Terry: [00:40:59] It’s a great question. Very good question. Very early on in our own Liticast series. One of our clients who was remote from its inception came on, meaning they never actually had offices, had people throughout Southern California and Arizona. And when they had to meet clients, they would basically meet them at like, you know, they would rent a space, like a we-work or something or a conference room. To meet folks, they would try to do it in bulk, like meet a few at once, but that their philosophy from the very beginning was we don’t need to have, you know, this very expensive space just to make ourselves feel better or feel important for clients. Now that’s the extreme that’s very far to the extreme and they were specific to I think they’re mostly personal injury, but maybe some medical malpractice type of stuff that they did. So it lent itself to, you know, not necessarily having to be in the face to face with their clients. And they set up a lot of their workflows in the way that they manage the business. Exactly for that, from a remote perspective. So they don’t necessarily need to walk down the hall, so to speak, with a piece of paper for someone else to look at. I think the need that the lasting legacy of this, I think the need for a lot of stuff that had been traditionally done in person is going to go away. And I’ll give you a specific example. The notary public is something that you have to do in person, that the notary has to be physically standing with you and doing this. Now, there’s a couple of e-notary type of solutions out there that I’ve had some fits and starts over time. But they’re really the concept of that having a two-hundred-year-old process, a notarization process. And does that necessarily need to be in person? You can probably argue that there’s more ability for corruption being in-person versus doing some type of e-signature process where it’s my device is timestamped, we know where I am, and here’s the notarization that’s occurred. So that’s something that should be sort of left in the dust and we should be able to do that remotely. I think there are  certain types of law. I think you mentioned Grace. Like what types of law versus others are going to have to stay remote. And I think the more process-based type of law can stay remote in a sense that what I mean by that is there’s things like bankruptcy, for example, not the hearings that are in-person, but, you know, there’s a lot of procedural elements and sort of volume-based components that go on that a firm may not necessarily need to have office space to do that. And they can work from wherever they are. You know, there’s  practice areas like that that don’t necessarily need to get back to an office. And if they do, they can certainly have less space than they’ve had in the past, because if you determine that certain functions within the firm don’t necessarily need to be there, you can actually just save money, frankly, by not having space available for those people. Where you may not be able to do this is if you have some very sort of high profile clients or very impactful type of cases that are going on where literally you need to recreate the courtroom scene, you need to have sort of that personal interaction with the client. To talk about what they’re going to face, what they’re going to have to deal with if they’re on a witness stand or if they’re in a courtroom, for example. That may be very difficult to not have an office and to try to recreate that type of experience. We’ve had some very lively debates, you know, with some of our clients, our trial attorney clients who said, you know, we need to return to the courtroom, for example, because the pageantry of it and the formal element of it is really what makes us who we are as a society that makes it real and that other trials are ready to go. Zoom is fine. I can say I could see body language. I can understand what’s going on. I don’t necessarily need to be in person. But then, frankly, it’s better for me and I need to fly an expert witness in from somewhere else. I could just have those kind of, you know, videoconference. In some courts you’re doing it already. So that that debate, I think, is going to rage on as to what really needs to be in person versus, you know, remote. I didn’t give you a very clear answer. I think it really is sort of practice area dependent and the way that your firm operates and really what is important to you. But I think those areas where there can be some level of automation and you can leverage the technology we’ve been talking about on this program. If you can leverage that and it could be something that you don’t really need to be there. I think ultimately you’re going to see the need for actual office space decrease, stay decreased on the other side of COVID.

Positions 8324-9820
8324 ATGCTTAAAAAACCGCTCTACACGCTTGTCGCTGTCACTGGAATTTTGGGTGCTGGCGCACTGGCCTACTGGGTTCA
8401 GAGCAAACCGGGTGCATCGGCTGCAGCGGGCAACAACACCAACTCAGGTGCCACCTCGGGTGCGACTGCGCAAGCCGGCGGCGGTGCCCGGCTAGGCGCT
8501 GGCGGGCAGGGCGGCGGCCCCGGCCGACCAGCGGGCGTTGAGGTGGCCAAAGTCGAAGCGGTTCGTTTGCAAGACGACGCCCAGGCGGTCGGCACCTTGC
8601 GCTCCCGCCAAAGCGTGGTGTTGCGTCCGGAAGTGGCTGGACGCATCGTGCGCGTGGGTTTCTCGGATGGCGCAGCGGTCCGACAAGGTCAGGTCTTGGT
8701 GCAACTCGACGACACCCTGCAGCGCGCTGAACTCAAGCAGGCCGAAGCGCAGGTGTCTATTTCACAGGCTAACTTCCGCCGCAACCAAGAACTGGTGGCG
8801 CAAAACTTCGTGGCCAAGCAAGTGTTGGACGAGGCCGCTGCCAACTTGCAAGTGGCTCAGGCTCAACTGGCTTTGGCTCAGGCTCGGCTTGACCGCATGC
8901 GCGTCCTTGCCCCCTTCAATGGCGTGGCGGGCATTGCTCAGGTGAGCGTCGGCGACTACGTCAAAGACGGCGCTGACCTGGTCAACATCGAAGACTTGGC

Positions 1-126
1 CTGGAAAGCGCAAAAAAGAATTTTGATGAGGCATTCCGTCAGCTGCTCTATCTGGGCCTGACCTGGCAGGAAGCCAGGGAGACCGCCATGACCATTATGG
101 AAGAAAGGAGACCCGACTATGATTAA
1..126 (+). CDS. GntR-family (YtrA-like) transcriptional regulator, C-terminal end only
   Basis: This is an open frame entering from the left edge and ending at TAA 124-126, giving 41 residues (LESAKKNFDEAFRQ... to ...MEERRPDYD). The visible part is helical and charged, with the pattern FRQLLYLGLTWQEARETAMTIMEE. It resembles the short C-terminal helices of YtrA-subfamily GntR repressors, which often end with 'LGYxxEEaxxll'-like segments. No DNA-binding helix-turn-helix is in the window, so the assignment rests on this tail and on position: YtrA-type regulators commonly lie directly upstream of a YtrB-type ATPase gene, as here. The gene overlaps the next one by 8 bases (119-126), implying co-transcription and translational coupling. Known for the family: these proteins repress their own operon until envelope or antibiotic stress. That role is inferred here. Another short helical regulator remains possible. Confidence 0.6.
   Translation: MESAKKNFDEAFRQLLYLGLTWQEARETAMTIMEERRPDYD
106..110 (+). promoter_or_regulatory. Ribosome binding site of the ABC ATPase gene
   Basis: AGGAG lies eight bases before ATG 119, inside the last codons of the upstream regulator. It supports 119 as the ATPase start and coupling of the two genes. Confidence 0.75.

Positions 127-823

Grace: [00:45:35] It does seem that way, honestly. I mean, for us, it’s been very similar. You know, we have Gacovino and Lake in Long Island, in New York. So I’d say it’s a couple of people may have come back to the office, I guess, the more essentials, you know. That kind of run the office. But other than that, everyone’s pretty much stayed at home.